David Haward Bain, writing in The Old Iron Road
about his previous book, Empire Express
, a history of the Transcontinental Railroad. He labored on the project for fourteen years.
'...During that time I went around the country for research, depended on the kindness of many strangers, wore out the interlibrary loan staff at the Middlebury College library, filled up a four-drawer filing cabinet with photocopied handwritten documents and official reports and a floor-to-ceiling bookcase with books, and wrote a 1,100 page manuscript...A publisher's advance in 1985 stretched out pretty thin over thirteen years, on top of which was my wife's small salary and mine as a part-time writing instructor. There were no grants, and as part-time faculty I was not eligible for paid leaves. What sustained us through most of these hard times was the warm, bright light our children brought into our lives, and also the fact that pursuing such a project as Empire Express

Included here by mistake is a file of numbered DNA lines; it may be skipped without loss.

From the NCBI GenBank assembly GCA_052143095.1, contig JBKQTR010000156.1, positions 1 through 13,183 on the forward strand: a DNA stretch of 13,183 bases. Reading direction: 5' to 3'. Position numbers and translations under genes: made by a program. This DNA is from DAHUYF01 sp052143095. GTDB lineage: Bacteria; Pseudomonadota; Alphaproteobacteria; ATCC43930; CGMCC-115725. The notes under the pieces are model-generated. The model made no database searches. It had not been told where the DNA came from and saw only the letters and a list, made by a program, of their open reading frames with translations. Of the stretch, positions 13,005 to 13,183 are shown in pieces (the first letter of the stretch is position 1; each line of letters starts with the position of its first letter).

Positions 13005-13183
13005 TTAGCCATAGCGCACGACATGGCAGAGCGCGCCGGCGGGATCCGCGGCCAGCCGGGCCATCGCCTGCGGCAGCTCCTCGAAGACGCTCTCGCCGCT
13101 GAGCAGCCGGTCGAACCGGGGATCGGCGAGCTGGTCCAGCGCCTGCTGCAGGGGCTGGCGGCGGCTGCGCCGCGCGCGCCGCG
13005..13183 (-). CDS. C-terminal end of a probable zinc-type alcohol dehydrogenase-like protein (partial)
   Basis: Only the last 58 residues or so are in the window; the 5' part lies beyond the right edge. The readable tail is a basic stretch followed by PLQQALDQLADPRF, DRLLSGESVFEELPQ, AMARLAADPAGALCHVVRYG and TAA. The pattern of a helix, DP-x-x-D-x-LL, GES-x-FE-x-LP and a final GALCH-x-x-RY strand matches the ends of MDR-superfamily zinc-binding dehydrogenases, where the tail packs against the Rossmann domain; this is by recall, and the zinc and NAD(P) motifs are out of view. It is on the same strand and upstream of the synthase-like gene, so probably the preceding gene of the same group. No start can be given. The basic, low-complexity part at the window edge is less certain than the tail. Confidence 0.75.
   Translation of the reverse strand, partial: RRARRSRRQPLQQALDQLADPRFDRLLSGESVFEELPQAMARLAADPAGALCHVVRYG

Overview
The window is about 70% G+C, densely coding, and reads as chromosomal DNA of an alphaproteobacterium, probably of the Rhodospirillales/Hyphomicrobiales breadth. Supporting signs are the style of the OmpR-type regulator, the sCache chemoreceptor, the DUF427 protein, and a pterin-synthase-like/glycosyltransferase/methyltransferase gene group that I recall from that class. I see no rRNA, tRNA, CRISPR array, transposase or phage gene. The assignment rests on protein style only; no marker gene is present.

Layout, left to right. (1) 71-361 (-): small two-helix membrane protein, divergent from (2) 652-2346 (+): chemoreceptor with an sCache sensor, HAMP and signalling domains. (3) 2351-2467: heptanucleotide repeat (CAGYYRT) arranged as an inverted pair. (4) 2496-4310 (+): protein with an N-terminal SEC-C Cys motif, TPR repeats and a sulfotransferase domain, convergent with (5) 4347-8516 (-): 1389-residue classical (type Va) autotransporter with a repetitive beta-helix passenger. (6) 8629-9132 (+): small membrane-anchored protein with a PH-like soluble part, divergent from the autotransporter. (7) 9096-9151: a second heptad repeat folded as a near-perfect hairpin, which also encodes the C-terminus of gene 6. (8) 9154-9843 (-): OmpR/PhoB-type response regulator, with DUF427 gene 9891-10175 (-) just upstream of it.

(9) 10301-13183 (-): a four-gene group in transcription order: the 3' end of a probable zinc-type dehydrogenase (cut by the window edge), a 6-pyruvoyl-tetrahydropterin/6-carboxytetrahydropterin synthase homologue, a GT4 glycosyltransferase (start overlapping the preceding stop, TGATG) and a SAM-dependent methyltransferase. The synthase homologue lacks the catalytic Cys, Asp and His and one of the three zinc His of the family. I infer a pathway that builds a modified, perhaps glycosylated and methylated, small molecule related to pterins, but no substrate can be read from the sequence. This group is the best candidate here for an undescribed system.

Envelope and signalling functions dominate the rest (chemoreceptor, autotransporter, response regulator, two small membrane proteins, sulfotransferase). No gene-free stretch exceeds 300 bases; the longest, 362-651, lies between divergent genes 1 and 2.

was the greatest gift I could could be given as a writer and a historian . . . It may have been a challenge for our family to get to the end of each succeeding month over fourteen years, but I seldom sat down at my desk in the morning without a rising sense of excitement and curiosity about the people and their stories, and how they all fit together, and how the narrative was going to be built."
Bain then got the news that powerhouse Stephen Ambrose was planning to write a book on the same topic. He got his publisher to buy out his teaching contract and spent the next year writing seven days a week. Bain's book got to market ten months before Ambrose's.